Local lawmakers say they don’t yet have any pieces of local legislation affecting Murray or Whitfield counties to introduce during the next session of the Georgia General Assembly. But they say they’ll have plenty to keep them busy during the session, which starts in January.

“I’ve got several pieces of insurance legislation that we are going to study,” said Rep. John Meadows, R-Calhoun. Meadows represents parts of Gordon and Murray counties.

Meadows says he is looking at ways to allow those who can’t get health insurance because of health problems or other reasons to obtain it, such as through the creation of a high-risk insurance pool.

“They would pay for it. They would pay at least one and a half times what the regular rate would be,” he said.

Meadows says that without insurance such people are often forced into publicly funded programs for their health care.

“We all end up paying for it,” he said.

Meadows said he is also looking at ways to make health insurance premiums tax deductible for individuals.

As a physician and chairman of the Senate’s Health and Human Services Committee, Sen. Don Thomas, R-Dalton, says he will be very active in any debates regarding health care in the state. Thomas’ district includes Whitfield and Murray counties.

Thomas said he’ll be looking at ways to combat the health problems caused by obesity, particularly among children.

“That is very difficult to legislate,” he said. But he said the health committee “will be looking at ways to help in that area.”

Thomas said the committee may come up with resolutions on topics such as stroke prevention and heart disease “to try to educate people.”

Thomas said one piece of legislation that will likely be discussed is a bill to require passengers in pickups to use seat belts.

“I haven’t decided yet whether I will introduce it myself, but I will certainly support it,” he said. “A lot of people have been killed or severely injured, often young people but some older people, too, in accidents where if they had seat belts on they wouldn’t have been killed or injured.”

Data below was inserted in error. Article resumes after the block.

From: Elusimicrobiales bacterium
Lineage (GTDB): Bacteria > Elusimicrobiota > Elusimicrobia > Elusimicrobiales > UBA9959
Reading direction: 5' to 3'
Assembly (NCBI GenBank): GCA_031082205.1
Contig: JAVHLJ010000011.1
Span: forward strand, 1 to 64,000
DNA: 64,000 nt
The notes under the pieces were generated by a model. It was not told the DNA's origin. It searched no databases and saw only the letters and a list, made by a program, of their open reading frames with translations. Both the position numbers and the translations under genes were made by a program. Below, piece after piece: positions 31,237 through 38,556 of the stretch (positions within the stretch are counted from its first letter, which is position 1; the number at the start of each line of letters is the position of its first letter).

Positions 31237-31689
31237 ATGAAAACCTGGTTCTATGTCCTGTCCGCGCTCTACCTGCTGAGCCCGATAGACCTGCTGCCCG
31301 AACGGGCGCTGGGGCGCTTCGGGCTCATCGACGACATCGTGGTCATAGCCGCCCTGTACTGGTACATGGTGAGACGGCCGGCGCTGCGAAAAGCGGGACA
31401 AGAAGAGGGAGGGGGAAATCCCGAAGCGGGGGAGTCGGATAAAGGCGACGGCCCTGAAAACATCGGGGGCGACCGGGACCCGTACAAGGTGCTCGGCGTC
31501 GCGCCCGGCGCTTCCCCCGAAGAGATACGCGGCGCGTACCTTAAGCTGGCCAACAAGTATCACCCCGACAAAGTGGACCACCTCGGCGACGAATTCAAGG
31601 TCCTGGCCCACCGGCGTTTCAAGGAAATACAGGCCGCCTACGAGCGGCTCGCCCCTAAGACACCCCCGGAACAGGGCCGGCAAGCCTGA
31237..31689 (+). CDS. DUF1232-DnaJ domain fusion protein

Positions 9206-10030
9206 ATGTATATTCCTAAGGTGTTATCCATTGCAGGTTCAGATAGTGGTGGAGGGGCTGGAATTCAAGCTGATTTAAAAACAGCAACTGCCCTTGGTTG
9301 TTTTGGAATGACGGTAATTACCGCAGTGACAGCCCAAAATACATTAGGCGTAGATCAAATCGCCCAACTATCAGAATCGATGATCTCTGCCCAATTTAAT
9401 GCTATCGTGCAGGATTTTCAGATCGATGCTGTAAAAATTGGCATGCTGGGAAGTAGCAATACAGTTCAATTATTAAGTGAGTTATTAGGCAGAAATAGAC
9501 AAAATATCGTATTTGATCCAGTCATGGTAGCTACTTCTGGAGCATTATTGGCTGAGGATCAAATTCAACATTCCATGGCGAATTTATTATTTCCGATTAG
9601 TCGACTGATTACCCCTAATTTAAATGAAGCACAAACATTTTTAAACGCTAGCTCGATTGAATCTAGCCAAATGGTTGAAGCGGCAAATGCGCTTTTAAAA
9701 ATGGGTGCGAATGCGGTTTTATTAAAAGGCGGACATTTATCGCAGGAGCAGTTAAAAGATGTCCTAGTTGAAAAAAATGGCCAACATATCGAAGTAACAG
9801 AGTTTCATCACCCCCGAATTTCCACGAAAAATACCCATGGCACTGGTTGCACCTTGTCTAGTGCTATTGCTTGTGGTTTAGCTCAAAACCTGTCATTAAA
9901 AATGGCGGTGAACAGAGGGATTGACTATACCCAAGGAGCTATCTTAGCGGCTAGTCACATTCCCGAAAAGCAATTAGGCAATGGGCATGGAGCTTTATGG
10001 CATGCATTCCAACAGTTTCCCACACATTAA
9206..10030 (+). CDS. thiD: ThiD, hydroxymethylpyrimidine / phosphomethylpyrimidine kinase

Thomas said, given the fact that over half the state budget goes to education, education will continue to be a big topic in the next session.

As a former teacher and Whitfield County Schools superintendent, Rep. Tom Dickson, R-Cohutta, said he’ll be keeping an eye on those discussions.

Dickson represents parts of Whitfield and Murray counties. He says he expects Gov. Sonny Perdue to ask the Legislature to expand the number of graduation completion counselors and place them in middle schools as well as high schools.

“That’s probably a good thing. Dropouts don’t begin in the high school. That’s just where the action takes place. The attitudes and decisions begin at a much earlier age. If we can provide some assistance to steer kids in the right direction earlier, that’ll pay off,” he said.

Those counselors are funded by the state and by local school systems.

Dickson says he also expects transportation issues to play a larger role in the next session.

“Metro area legislators, in particular, have had significant concerns because of the congestion in the Atlanta area, but legislators from other parts of the state also have transportation concerns,” he said.

Dickson said one local transportation need is a way for commercial trucks to get to the Carolinas without first going through Atlanta.

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